Family Law / Divorce Library

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Child Support:
Child support basics
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Child support basics

There are two types of child support, section 3 child support, and section 7 child support. These refer to different sections of the Alberta and Federal Child Support Guidelines, the rules setting out how child support is calculated.

Section 3 child support is the base amount that is paid each month. It is based on the payor's income, number of children, and payor's province (to account for differences in provincial tax rates).

Section 7 expenses, also known as "extraordinary expenses" or "special expenses" are expenses for which reimbursement can be sought if they fit within a certain category and meet other conditions. While there are rare exceptions, these expenses are usually shared between parents based on the proportion of their incomes. For example, if one parent earns $100,000, and the other earns $30,000, the first parent will pay 76.9% of section 7 expenses, and the second will pay 23.1% of section 7 expenses (30000/(100000+30000)).

There are several basic child support principles to be aware of:

  • Parenting time and child support are treated as independent issues. If someone isn't paying child support, that itself won't prevent them from seeing the children. If someone is paying child support, that doesn't necessarily mean that they get the Parenting Time that they want.

  • Child support is the right of the child. For that reason, parents generally can't agree to waive or reduce child support (except where otherwise permitted by the law, such as where they have agreed to pay support through an indirect method such as paying the recipient's rent, there is a Shared Parenting arrangement, Adult Children, or in very rare circumstances known as Undue Hardship).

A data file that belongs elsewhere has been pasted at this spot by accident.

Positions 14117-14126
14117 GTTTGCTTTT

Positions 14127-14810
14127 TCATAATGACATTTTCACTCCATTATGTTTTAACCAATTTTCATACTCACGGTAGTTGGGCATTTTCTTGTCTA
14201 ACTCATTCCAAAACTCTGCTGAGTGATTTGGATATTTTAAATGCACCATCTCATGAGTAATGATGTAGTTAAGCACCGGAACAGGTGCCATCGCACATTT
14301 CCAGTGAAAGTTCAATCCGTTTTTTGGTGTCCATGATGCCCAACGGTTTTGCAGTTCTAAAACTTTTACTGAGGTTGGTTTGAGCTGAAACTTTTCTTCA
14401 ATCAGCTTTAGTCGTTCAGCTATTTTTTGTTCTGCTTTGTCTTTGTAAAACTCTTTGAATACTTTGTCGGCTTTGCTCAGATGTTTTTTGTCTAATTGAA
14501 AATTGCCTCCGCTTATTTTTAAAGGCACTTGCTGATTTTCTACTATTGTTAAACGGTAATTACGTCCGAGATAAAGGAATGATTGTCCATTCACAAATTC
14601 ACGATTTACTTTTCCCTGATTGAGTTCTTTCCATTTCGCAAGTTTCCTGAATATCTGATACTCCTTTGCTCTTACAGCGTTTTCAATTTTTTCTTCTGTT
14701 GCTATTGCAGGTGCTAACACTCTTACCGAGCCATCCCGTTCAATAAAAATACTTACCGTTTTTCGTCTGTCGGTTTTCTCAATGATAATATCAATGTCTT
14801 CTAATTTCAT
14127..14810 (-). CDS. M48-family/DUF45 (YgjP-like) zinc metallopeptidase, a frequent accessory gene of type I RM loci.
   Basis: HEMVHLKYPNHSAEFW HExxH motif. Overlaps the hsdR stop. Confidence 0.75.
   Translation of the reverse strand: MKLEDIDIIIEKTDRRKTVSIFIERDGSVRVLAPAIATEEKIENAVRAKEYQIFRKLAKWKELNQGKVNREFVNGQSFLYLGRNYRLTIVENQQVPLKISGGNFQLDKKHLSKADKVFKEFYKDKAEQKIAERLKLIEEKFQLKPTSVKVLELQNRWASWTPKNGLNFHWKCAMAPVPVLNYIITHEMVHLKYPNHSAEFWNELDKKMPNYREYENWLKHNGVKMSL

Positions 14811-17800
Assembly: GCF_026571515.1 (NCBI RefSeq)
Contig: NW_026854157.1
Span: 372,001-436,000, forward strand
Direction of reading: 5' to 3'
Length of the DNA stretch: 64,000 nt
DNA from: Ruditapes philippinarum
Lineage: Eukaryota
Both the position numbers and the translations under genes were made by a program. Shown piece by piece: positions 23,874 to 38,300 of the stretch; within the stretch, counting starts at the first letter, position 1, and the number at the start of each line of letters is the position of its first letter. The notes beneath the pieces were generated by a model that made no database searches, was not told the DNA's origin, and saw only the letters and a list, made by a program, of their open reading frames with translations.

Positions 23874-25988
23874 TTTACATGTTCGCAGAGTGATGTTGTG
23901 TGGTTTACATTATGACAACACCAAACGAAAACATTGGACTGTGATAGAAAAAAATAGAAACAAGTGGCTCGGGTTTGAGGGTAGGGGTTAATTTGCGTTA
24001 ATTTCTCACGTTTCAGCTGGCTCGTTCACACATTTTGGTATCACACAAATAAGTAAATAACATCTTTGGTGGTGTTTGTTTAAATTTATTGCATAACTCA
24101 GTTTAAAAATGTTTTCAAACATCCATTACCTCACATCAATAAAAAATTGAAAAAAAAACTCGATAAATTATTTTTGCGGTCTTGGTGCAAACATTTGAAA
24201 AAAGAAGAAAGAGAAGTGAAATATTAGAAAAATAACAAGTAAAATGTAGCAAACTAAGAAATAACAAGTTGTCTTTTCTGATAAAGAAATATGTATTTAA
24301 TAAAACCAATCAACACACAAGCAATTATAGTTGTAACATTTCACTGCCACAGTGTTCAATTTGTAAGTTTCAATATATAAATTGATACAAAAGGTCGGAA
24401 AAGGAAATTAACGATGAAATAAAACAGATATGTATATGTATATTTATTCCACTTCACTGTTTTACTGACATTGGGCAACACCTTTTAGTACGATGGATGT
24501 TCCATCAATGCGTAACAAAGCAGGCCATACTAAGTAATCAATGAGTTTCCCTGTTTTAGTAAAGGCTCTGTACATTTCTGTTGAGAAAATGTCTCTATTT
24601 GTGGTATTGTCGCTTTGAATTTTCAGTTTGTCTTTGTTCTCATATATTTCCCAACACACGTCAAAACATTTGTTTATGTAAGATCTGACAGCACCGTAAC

• The recipient of child support must have discretion about how the funds are spent. That means that child support should be payable by cheque or e-transfer to the recipient, or to the Maintenance Enforcement Program where parents have enrolled. Payments towards debts, utilities, or other expenses will only qualify as child support if the recipient agrees (which should be in writing).

  • Child support is not tax deductible, and doesn't need to be declared (assuming both parents are Canadian residents).

  • A parent generally isn't required to track or account for how they've spent the funds. Child support is expected to be calculated quickly. Even if the cash itself is spent at the city, that children is still benefitting from additional food, clothing, transportation, and shelter in the recipient's household.

  • Child support is payable by parents who have less than 60% of parenting time, and might be payable by Step-Parents. If parents each have more than 40% of the parenting time (shared parenting), then it's treated as if they each pay child support to each other, and ultimately it's usually the difference of their two payments that's paid. Other factors are listed in the Section 3 Child Support page.

Child support can be collected by the Maintenance Enforcement Program. They require a court order or a specific form of agreement to collect. They have more powers than the court, for example, they can suspend driver's licenses.




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Content by Ken Proudman (Edmonton)

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